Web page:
After this first authorization, Diter resumed his project with even greater intensity, adding a conservatory, a summer kitchen, colonnades and more. In 2010, when construction finally ended, he started renting out the place for wedding parties and other special events. Wedding planners and rental agencies highlighted the location's "authentic" character, its three swimming-pools, two heliports and 132 loud speakers with "no noise restriction" — all of this despite the opposition of the local authorities.

Enough is enough

What began as a conflict between wealthy landowners eventually became a popular revolt against Diter. Overall, some 60 valley residents, fed up with the noise and the feeling of impunity, took up the cause.

"We bought our house here in 2010 to have some peace and quiet and every other week-end we can't even sleep," say Pascal and Karine Piel. "When we want to build a simple garage, we've got the rural policeman on our backs. Do we need to drive a Porsche Cayenne to be allowed to do whatever we want?"

Worse, Patrick Diter recently had hundreds of trees cut down in a protected area to create an illegal access to the main road. Later, water from heavy rains funneled down the artificial bed and severely damaged a nearby farmhouse.

Local authorities had to pay a large amount of money to have the place refurbished. The mayor approached Diter about the problem, but was rebuffed. "He responded in a devil-may-care manner," the mayor explains. "Since then, other rainfalls have made the situation worse and I have no intention to leave it be."

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D.C. Or Beijing? Two High-Stakes Trips — And Taiwan's Divided Future On The Line

Two presidents of Taiwan, the current serving president, Tsai Ing-wen, and her predecessor, Ma Ying-jeou from the opposition Kuomintang party, are traveling in opposite directions these days. Taiwan must choose whom to follow.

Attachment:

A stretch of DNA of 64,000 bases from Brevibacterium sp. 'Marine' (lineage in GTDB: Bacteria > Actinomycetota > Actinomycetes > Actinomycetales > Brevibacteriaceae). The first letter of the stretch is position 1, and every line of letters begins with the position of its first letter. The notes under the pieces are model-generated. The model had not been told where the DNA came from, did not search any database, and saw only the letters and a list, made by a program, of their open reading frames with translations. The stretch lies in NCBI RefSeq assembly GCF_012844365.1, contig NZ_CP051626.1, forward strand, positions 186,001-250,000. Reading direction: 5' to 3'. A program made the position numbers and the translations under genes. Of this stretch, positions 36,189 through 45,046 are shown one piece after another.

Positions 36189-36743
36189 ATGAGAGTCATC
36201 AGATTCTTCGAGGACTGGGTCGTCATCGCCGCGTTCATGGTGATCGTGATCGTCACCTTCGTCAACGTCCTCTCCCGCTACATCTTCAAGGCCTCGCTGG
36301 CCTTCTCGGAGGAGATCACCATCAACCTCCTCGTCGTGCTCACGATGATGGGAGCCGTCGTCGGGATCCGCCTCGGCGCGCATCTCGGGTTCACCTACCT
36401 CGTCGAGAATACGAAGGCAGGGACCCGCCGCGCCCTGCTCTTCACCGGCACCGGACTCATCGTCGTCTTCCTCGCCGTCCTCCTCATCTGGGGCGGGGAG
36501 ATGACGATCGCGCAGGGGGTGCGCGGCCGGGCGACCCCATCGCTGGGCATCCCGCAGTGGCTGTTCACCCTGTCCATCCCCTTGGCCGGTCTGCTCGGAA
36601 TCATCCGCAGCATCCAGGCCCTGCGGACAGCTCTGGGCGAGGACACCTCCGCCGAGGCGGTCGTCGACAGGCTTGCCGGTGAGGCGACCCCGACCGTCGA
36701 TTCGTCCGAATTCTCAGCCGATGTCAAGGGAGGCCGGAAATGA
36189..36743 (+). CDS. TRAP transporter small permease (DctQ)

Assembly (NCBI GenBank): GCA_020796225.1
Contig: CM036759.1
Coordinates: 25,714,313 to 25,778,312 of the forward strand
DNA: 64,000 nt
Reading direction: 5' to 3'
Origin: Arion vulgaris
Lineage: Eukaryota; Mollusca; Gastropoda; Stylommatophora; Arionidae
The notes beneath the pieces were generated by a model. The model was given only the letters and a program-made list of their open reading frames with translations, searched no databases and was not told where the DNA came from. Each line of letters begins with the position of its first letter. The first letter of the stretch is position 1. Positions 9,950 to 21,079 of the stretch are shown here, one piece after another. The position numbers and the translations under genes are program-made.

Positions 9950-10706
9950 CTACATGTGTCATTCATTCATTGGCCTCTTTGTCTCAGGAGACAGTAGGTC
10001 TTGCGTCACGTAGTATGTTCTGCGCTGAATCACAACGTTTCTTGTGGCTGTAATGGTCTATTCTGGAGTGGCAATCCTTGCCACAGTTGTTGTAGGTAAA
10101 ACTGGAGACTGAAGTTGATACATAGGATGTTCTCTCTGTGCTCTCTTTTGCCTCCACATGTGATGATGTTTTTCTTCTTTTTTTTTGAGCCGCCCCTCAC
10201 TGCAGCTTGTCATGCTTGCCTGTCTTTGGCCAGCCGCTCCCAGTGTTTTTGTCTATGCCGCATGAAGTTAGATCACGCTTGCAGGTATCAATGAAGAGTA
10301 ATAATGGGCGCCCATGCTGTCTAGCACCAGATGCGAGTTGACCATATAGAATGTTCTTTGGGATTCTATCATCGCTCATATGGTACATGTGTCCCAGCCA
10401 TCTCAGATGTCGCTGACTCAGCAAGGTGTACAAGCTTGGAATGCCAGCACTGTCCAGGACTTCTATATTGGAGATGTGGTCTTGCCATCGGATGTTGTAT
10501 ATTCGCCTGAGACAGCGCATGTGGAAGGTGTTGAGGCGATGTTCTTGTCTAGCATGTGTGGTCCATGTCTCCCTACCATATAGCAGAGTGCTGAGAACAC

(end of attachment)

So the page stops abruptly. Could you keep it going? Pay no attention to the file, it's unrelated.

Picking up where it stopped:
Photo of Taiwan President Tsai Ing-wen

Tsai Ing-wen, the President of Taiwan

Pierre Haski


PARIS — Tsai Ing-wen, the President of Taiwan, is traveling to the United States today. Not on an official trip because Taiwan is not a state recognized by Washington, but in transit, en route to Central America, a strategy that allows her to pass through New York and California.

Ma Ying-jeou, a former president of Taiwan, arrived yesterday in Shanghai: he is making a 12-day visit at the invitation of the Chinese authorities at a time of high tension between China and the United States, particularly over the fate of Taiwan.

It would be difficult to make these two trips more contrasting, as both have the merit of summarizing at a glance the decisive political battle that is coming. Presidential and legislative elections will be held in January 2024 in Taiwan, which could well determine Beijing's attitude towards the island that China claims by all means, including force.